Voyager loses another shuttlecraft in this episode, as Kes goes cosmic while in a shuttle, and even if the vessel survived that, Voyager left it 10,000 light-years behind. That’s now five they’ve lost, following the ones that were either destroyed (“Initiations” and “Non Sequitur”), damaged beyond repair (“Parturition”), or captured and dismantled (“Unity”).
In the Mirror Universe, Kes had what seemed to be a similar fate to what happens to her in this episode in your humble rewatcher’s short novel The Mirror-Scaled Serpent in the trade paperback Mirror Universe: Obsidian Alliances, but it turns out to have been a ruse by Tuvok.
Set a course for home. “Ten years closer to home…” I have a bit of a confession to make. Where the prior three Star Trek rewatches have been shows that I really was rewatching, with only a handful of episodes I didn’t have at least a partial memory of, there are huge swaths of Voyager that I never saw.
So earlier this week when I complained about the lack of any kind of discussion of what they were doing to Seven of Nine, it was done with a complete lack of knowledge on my part that said discussions would happen in the very next episode. Dopey me.
Joe Menosky does an excellent job of addressing the problem I raised. Jeri Ryan also deserves a huge amount of credit for showing the sheer agony that Seven is going through. She’s spent her entire life with millions of voices in her head, and the sheer quiet is hell for her. Yes, Janeway really didn’t have much choice, but she committed a horrific assault on the person of Seven of Nine, one that leaves her in devastated agony.
Seven’s final acceptance of that fate seems a bit quick, but she’s also an even more logical being than Tuvok in her own way. Especially once Kes leapfrogs them so far away from Borg space, it only makes sense for her to resign herself to her fate.
Ryan’s is not the only superb performance. Jennifer Lien does a lovely job in her swan song, as Kes’ eagerness to learn applies to the changes she’s undergoing. Tim Russ also deserves huge amounts of credit for an understated but passionate performance, as he very subtly shows his concern for, helplessness to assist, and sadness at the departure of Kes—and he still has time to be ultra-sassy to the EMH about the security arrangements for Seven.
Having said all that, the episode falls down in two major areas, neither of which are entirely the fault of this script as such.
The first is that Kes suddenly turning into a super-psychic would be a lot more convincing if anything significant had been done with her psionic abilities since “Cold Fire.” But where that episode should have been the start of Kes’ journey that came to a head in this episode, her telepathy was mostly ignored after that, only dusted off and brought out for plot purposes in “Warlord” and the “Scorpion” two-parter, which, at least, provided a reason for Kes to suddenly get the power-up. Because it’s been such a non-factor, though, it feels somewhat out of left field.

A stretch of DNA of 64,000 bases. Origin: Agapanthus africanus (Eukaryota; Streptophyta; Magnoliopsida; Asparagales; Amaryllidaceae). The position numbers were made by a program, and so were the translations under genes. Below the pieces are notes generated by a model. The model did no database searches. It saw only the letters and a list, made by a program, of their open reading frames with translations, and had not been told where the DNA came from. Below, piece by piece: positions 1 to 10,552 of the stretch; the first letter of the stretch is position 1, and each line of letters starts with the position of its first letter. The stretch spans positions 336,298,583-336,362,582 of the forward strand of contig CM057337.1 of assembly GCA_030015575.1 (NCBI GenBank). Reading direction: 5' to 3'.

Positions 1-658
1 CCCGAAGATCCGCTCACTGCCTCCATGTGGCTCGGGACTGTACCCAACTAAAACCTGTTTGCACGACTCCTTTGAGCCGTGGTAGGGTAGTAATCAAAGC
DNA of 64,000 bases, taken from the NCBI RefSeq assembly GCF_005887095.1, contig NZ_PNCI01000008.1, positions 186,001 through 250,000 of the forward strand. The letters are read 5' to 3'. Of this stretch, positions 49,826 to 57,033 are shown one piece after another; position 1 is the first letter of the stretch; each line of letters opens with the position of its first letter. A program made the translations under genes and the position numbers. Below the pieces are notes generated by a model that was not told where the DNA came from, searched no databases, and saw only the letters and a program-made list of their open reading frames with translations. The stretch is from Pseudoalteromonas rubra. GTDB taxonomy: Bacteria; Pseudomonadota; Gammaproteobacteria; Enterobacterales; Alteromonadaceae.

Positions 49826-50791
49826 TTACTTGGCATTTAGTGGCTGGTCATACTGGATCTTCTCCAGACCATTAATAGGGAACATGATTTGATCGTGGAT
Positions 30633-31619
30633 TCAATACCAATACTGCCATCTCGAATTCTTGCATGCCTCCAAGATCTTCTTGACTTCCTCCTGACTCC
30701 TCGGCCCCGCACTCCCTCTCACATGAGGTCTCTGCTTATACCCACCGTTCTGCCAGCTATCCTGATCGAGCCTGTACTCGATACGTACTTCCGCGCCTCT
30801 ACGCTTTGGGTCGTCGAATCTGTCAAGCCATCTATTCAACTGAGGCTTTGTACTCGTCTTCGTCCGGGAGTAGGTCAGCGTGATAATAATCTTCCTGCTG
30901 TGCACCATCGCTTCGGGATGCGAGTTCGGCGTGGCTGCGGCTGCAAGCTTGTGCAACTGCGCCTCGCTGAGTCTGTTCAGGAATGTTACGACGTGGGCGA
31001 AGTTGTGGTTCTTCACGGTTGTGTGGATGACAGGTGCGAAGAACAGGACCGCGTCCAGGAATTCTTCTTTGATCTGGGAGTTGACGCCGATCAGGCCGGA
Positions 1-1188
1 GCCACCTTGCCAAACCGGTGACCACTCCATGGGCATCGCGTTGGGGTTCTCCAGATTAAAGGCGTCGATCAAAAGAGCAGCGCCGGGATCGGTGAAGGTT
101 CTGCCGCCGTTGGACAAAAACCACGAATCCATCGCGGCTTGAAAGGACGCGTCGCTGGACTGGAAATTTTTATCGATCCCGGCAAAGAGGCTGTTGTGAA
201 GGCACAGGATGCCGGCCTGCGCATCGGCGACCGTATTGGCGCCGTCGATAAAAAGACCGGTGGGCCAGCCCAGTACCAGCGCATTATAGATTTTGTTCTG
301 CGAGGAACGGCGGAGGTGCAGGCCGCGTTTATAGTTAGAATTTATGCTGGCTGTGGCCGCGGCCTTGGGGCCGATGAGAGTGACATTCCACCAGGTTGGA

And then we have Seven of Nine’s outfit and hair.
I’ve said many times that Seven is the only character in television history whose character development was undermined by her costuming, and this episode proves it. She’s a Borg who is slowly coming to realize that she has to find her individuality. The blond hair and the skintight silver outfit and the big-heeled boots should have come at the end of a long journey, at least half the season, while she slowly divested herself of the Borg implants.
But that would deny the producers the opportunity to show Jeri Ryan, Person With Boobs as much as possible. To make matters worse, the choice of costume and hair was apparently made by the EMH, a sentient being whose personality is based on an asshole.
So we’ve got this new character who has been artificially male-gazed in a rather revolting manner for reasons that have absolutely nothing to do with the character and everything to do with external factors relating to it being a TV show. It undermines every single choice made with the character in this part of the season. At least Ryan is able to elevate matters, as Seven’s journey in the series in general and this episode in particular is compelling as hell.
Warp factor rating: 6
Keith R.A. DeCandido’s latest novel is To Hell and Regroup, a collaboration with David Sherman. The third book in David’s “18th Race” trilogy of military science fiction novels, this concludes the alien-invasion tale begun in Issue in Doubt and continued in In All Directions. The book is on sale now in trade paperback and eBook form from eSpec Books.